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Concept.png Cryptocurrency 
(currency,  p2p,  money?)Rdf-entity.pngRdf-icon.png
Interest of• Daniel Bruno
• Agustín Carstens
• Dollar Vigilante
Digital currencies with computer generated security protection.

Cryptocurrency, sometimes called crypto-currency or (confusingly) just "crypto", is a form of currency that exists digitally or virtually and uses cryptography to secure transactions.

The BIS and other central banks have announced, that CBDC will be introduced until 2025. As the lack of understanding of our current monetary system has led to exploitation of the 99% by the 1%, this page will set out to explain the mechanics of digital currencies in the simplest terms possible.

General components of digital currencies

  1. A "book" where entries and changes are stored corresponding to addresses (much like in a file system); entries may consist of
    1. constant values (i.e. past transactions)
    2. variable values and executables (i.e. scripts, smart contracts, NFTs)
  2. A network of computers owned by one or more authorities with server status (called nodes), i.e. powerful machines with high up-time and fast interconnection. Nodes may sit in one room or be spread all over the globe. Some nodes are required to have 100% up-time.
  3. A consensus protocol in case the nodes disagree about entries which should be written to the "book"
  4. A public key algorithm. To enter contracts a secret key is needed for authentification

Software components

The Declaration of Currency Independence - John McAfee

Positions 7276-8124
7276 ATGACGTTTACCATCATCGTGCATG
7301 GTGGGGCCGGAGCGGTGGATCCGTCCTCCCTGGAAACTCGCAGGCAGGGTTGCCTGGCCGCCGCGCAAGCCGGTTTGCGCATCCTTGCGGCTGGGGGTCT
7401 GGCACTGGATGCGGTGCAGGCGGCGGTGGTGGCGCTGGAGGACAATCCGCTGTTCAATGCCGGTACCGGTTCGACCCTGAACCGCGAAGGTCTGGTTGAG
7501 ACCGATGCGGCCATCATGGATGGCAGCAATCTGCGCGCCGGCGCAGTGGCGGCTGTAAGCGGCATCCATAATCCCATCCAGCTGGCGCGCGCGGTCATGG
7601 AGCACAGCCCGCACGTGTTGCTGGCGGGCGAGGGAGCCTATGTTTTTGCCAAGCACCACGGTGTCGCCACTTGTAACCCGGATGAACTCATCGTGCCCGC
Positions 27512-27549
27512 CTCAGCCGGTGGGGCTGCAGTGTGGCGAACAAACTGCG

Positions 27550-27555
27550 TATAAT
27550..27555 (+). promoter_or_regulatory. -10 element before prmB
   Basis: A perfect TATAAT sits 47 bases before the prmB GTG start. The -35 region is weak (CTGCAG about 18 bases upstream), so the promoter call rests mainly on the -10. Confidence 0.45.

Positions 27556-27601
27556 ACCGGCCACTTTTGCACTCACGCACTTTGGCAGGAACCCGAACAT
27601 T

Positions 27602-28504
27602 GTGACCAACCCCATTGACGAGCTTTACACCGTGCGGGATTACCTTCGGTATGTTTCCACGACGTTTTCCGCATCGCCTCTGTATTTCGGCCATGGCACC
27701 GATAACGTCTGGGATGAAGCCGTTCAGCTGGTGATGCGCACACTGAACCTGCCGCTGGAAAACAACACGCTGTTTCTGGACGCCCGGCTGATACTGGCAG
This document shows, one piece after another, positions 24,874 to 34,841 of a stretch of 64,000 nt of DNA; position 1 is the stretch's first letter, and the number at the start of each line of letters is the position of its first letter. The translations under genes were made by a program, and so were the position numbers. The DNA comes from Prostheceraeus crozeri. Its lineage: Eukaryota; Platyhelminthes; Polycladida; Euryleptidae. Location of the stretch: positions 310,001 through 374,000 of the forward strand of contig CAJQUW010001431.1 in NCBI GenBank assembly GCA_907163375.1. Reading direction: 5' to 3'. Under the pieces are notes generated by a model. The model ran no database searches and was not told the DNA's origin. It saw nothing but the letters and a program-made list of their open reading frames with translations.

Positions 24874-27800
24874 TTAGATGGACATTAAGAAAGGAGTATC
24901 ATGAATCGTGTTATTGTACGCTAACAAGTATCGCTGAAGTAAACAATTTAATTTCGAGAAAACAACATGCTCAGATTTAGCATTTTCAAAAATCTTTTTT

A general idea is the mathematical expression of a one-way street, which means that the result of a calculation can be published safely; even if the exact algorithm is known, it is not feasible (today) to reverse engineer the components (secrets) which were used as input to derive the output. This concept is found in both fingerprinting (hashes, or checksums) and public key algorithms.

The metaphor is "Alice" forging both a lock and a key in such a way that the lock does not reveal the shape of the key. She may then use a fingerprint (hash) of the lock (pubkey) as marker or address and submit this address to nodes who agree if it is a valid type. Once included in the big "book" (blockchain), "Bob" may propose to add value to the address. To withdraw, however, or subtract from the address Alices' (secret) key is needed. She "owns" the address. Note that the making of the address takes place off-chain, and even off-line, at the home of Alice (with a slow home computer) and Alice does not depend in any way on other more powerful entities to make use of the blockchain at this stage.